Daily Editorial Analysis for 25th August 2022

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Making out a case for the other UBI in India

GS Paper 2: Welfare Schemes for Vulnerable Sections
Important For:
Prelims exam: Various Social Security Schemes
Mains Exam: Providing Social Security to people through Universal Basic Insurance

Importance of social security

It took the COVID-19 pandemic to expose the precariousness of human society across the world. As the importance of social security came into focus after the major waves of the pandemic, the debate on universal basic income (UBI) began to resurface in policy circles across the globe. However, there is another UBI that needs to be examined in the Indian context, i.e., universal basic insurance.

Types of security nets

Social assistance – non-contributory transfers in cash, vouchers, or in-kind to individuals or households in need.
E.g., fee waivers (for basic health and education services); and subsidies (for food, fuel).
Social insurance – contributory schemes providing compensatory support in the event of contingencies such as illness, injury, disability, death of a spouse or parent, maternity/paternity, unemployment, old age, and shocks affecting livestock/crops.
Social care services for those facing social risks such as violence, abuse, exploitation, discrimination and social exclusion.
Labour market programmes – promoting labour market participation or ensuring minimum employment standards.
Social security mainly encompasses food security, health security and income security.

Social Security in India

• India operates the widest spectrum of social security schemes which cater to the largest number of people than any other country. The sheer scale of Indian social security programmes delivered to millions of households spread over a vast geography is mind-boggling.
• For Example:
o The Indian food security programme under the National Food Security Act (NFSA):
 The NFSA is the world’s largest food security programme.
 About 120 million children are provided free lunch under the Mid-Day Meal Scheme.
 In addition, some 50 million people benefit from the free meals programme run by a few State governments.

Health Security

• Ayushman Bharat Scheme for the unorganised sector with over 490 million beneficiaries.
• In the organised sector, the Central government runs the Employees State Insurance Corporation (ESIC) and Central Government Health Scheme (CGHS) catering to 130 million and four million beneficiaries, respectively.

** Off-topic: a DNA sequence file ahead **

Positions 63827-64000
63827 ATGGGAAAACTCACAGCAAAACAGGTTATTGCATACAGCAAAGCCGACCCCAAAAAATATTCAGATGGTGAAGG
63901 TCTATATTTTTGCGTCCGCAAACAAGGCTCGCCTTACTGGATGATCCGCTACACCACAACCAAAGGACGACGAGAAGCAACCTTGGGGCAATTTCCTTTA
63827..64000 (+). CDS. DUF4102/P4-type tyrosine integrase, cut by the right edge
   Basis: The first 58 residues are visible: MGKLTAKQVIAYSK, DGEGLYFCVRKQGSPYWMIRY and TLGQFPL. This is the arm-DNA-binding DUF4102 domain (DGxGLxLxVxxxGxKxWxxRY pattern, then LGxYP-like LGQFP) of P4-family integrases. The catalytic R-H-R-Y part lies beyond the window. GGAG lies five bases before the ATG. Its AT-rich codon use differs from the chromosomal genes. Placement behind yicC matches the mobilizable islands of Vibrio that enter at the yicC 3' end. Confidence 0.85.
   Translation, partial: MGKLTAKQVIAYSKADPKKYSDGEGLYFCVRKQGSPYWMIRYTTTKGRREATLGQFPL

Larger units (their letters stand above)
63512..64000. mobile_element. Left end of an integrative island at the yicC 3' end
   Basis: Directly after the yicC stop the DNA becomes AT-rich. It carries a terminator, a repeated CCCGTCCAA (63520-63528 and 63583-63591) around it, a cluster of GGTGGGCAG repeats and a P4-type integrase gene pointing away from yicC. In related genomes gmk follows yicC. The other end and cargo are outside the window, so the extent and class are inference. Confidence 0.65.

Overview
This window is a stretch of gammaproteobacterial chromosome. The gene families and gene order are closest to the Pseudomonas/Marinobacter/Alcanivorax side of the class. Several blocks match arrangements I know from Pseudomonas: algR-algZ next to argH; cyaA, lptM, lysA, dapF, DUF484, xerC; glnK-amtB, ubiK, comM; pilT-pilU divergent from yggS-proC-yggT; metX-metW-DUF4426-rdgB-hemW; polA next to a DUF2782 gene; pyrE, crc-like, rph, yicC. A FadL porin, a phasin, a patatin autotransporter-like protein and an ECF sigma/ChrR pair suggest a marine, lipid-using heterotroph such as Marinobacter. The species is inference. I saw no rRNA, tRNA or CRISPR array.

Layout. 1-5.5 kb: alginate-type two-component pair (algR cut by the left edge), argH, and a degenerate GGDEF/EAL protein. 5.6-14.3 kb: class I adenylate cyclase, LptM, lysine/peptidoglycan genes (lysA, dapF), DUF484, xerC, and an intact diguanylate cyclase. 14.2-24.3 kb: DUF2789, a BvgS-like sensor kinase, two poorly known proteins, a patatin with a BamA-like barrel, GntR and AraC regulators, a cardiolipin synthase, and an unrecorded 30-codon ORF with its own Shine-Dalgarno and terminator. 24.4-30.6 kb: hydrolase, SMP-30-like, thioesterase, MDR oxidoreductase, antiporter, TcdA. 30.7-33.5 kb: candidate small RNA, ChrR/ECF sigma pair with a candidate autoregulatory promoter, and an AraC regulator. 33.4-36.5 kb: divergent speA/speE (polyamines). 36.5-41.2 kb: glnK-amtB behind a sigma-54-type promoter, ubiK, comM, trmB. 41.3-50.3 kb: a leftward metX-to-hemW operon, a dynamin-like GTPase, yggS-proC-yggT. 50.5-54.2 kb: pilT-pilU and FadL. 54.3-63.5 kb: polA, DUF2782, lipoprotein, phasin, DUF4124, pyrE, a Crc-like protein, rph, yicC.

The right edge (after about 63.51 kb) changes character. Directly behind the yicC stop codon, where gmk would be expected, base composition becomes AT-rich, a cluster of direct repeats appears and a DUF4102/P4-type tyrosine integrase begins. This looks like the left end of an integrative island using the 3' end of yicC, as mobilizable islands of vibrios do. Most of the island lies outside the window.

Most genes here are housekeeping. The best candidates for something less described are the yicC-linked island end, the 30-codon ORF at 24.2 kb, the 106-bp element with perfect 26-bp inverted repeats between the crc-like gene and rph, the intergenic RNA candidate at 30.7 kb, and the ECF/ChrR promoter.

• Health insurance schemes run by various State governments cover about 200 million people.
• Only about 110 million people in India have private health insurance.

Income security

Income security is the trickiest part to tackle in the social security basket.
• For the organised sector, there are three types of provident fund schemes:
o General Provident Fund (GPF) which is availed by Central and State government employees in the country.
o Employees’ Provident Fund (EPF) which is availed by the workers in the other organised sector.
o Public Provident Fund (PPF) that can be availed by any Indian citizen but has contributions from the organised sector mostly.
• There are about 53 million New Pension Scheme subscribers in the country.

For Unorganised sector

• The Pradhan Mantri Kisan Maan-Dhan Yojana (PM-KMY) and the PM-KISAN scheme.
• Atal Pension Yojana (APY).
• The Pradhan Mantri Shram Yogi Maandhan Yojana
• National Pension Scheme for Traders and Self-Employed Persons (NPS-Traders) scheme.
• The largest unorganised sector income security programme is MGNREGA.

So, how many people aren’t covered under social security?

• Out of 500 million workers in India, about 100 million have no income security (pension, gratuity or other income) coverage.
• Despite all the large-scale provisions, about 400 million Indians are not covered under any kind of health insurance.

What about Universal Basic Income?

• Proponents of universal basic income cite the informality of the Indian economy as the hurdle in rolling out schemes such as unemployment insurance in the country.
• However, besides huge fiscal implications (around 4.5% of GDP), the proposal of universal basic income runs the risk of implementation failure due to large-scale beneficiary identification requirements.

Why UBI (Universal Basic Income)?

• The universal basic insurance, is a better proposition for two reasons:
o The insurance penetration (premium as a percentage of GDP) in India has been hovering around 4% for many years compared to 17%, 9% and 6% in Taiwan, Japan and China, respectively.
o Though the economy largely remains informal, data of that informal sector are now available both for businesses through GSTIN and for unorganised workers through e-Shram portal.
• Till the Indian economy grows to have adequate voluntary insurance, social security can be boosted through the scheme of universal basic insurance.

As a prototype of a social security portal based on such data, the social registry portal, ‘Kutumba’, developed by Karnataka is available as a blueprint.[/fusion_text][/fusion_builder_column][/fusion_builder_row][/fusion_builder_container]

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